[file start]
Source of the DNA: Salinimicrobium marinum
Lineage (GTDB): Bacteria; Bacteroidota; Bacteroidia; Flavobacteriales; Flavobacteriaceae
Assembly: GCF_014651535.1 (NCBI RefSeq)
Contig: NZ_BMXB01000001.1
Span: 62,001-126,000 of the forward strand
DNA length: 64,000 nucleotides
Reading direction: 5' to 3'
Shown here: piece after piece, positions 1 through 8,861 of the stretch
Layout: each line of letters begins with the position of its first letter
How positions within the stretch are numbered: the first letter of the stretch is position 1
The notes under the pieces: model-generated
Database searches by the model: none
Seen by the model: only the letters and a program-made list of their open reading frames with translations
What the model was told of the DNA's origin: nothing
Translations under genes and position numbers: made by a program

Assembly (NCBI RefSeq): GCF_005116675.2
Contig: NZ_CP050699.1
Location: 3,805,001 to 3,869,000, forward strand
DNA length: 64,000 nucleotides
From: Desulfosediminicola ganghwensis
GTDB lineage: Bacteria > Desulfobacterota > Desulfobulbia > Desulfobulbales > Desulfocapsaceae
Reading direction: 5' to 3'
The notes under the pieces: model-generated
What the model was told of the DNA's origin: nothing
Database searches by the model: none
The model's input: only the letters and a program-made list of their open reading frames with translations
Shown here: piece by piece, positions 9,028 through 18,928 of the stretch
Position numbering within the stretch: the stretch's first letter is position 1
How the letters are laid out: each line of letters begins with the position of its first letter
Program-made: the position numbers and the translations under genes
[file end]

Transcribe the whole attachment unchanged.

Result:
Source of the DNA: Salinimicrobium marinum
Lineage (GTDB): Bacteria; Bacteroidota; Bacteroidia; Flavobacteriales; Flavobacteriaceae
Assembly: GCF_014651535.1 (NCBI RefSeq)
Contig: NZ_BMXB01000001.1
Span: 62,001-126,000 of the forward strand
DNA length: 64,000 nucleotides
Reading direction: 5' to 3'
Shown here: piece after piece, positions 1 through 8,861 of the stretch
Layout: each line of letters begins with the position of its first letter
How positions within the stretch are numbered: the first letter of the stretch is position 1
The notes under the pieces: model-generated
Database searches by the model: none
Seen by the model: only the letters and a program-made list of their open reading frames with translations
What the model was told of the DNA's origin: nothing
Translations under genes and position numbers: made by a program

Assembly (NCBI RefSeq): GCF_005116675.2
Contig: NZ_CP050699.1
Location: 3,805,001 to 3,869,000, forward strand
DNA length: 64,000 nucleotides
From: Desulfosediminicola ganghwensis
GTDB lineage: Bacteria > Desulfobacterota > Desulfobulbia > Desulfobulbales > Desulfocapsaceae
Reading direction: 5' to 3'
The notes under the pieces: model-generated
What the model was told of the DNA's origin: nothing
Database searches by the model: none
The model's input: only the letters and a program-made list of their open reading frames with translations
Shown here: piece by piece, positions 9,028 through 18,928 of the stretch
Position numbering within the stretch: the stretch's first letter is position 1
How the letters are laid out: each line of letters begins with the position of its first letter
Program-made: the position numbers and the translations under genes